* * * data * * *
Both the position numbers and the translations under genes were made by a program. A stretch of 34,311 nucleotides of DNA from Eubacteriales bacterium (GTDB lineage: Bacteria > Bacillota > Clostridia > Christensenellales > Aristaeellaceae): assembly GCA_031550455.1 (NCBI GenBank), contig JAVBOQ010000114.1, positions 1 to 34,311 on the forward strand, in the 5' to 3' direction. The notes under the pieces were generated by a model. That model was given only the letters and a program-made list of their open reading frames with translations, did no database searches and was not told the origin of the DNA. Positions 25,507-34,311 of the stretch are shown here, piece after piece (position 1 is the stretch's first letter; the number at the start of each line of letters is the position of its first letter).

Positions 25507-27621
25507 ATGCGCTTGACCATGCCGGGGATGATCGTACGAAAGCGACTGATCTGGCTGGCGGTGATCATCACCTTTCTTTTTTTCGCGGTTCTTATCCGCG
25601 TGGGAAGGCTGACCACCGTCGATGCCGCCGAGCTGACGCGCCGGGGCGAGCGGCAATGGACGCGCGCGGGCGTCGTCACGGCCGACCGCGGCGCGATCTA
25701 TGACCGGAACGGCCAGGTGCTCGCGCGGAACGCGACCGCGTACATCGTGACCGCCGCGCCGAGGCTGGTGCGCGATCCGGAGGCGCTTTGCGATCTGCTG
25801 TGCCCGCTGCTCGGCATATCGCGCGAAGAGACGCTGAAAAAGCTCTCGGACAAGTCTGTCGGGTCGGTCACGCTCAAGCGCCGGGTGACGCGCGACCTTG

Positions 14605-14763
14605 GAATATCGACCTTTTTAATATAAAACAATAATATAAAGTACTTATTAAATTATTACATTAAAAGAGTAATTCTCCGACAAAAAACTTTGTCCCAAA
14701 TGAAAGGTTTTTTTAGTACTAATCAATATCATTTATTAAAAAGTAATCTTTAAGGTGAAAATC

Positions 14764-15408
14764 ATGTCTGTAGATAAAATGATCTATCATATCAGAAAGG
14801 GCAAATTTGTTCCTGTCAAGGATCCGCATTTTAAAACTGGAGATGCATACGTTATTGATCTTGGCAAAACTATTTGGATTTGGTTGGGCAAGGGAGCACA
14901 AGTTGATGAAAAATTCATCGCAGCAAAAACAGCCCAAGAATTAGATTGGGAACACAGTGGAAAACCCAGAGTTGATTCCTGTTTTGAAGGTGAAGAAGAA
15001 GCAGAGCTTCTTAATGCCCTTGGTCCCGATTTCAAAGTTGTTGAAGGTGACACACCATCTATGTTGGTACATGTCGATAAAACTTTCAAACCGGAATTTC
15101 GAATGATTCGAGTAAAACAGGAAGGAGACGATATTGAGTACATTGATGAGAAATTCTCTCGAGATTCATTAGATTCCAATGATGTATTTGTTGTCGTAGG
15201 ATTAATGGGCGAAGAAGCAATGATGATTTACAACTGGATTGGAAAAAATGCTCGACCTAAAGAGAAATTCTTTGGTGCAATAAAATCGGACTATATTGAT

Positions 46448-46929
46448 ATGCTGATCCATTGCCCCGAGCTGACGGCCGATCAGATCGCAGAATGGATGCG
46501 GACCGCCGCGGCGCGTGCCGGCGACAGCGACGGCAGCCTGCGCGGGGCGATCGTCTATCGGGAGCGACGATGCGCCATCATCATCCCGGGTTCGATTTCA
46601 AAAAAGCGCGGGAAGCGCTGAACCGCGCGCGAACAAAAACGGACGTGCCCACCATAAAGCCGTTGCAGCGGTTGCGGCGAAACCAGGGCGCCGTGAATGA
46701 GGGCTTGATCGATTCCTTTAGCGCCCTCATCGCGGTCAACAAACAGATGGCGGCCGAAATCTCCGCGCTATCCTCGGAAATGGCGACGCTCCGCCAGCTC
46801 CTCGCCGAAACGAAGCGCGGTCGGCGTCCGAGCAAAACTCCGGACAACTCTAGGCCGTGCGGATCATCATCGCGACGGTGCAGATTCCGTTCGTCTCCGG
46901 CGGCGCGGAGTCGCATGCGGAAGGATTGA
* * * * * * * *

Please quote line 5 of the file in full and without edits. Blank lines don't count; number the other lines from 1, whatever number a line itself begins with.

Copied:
25701 TGACCGGAACGGCCAGGTGCTCGCGCGGAACGCGACCGCGTACATCGTGACCGCCGCGCCGAGGCTGGTGCGCGATCCGGAGGCGCTTTGCGATCTGCTG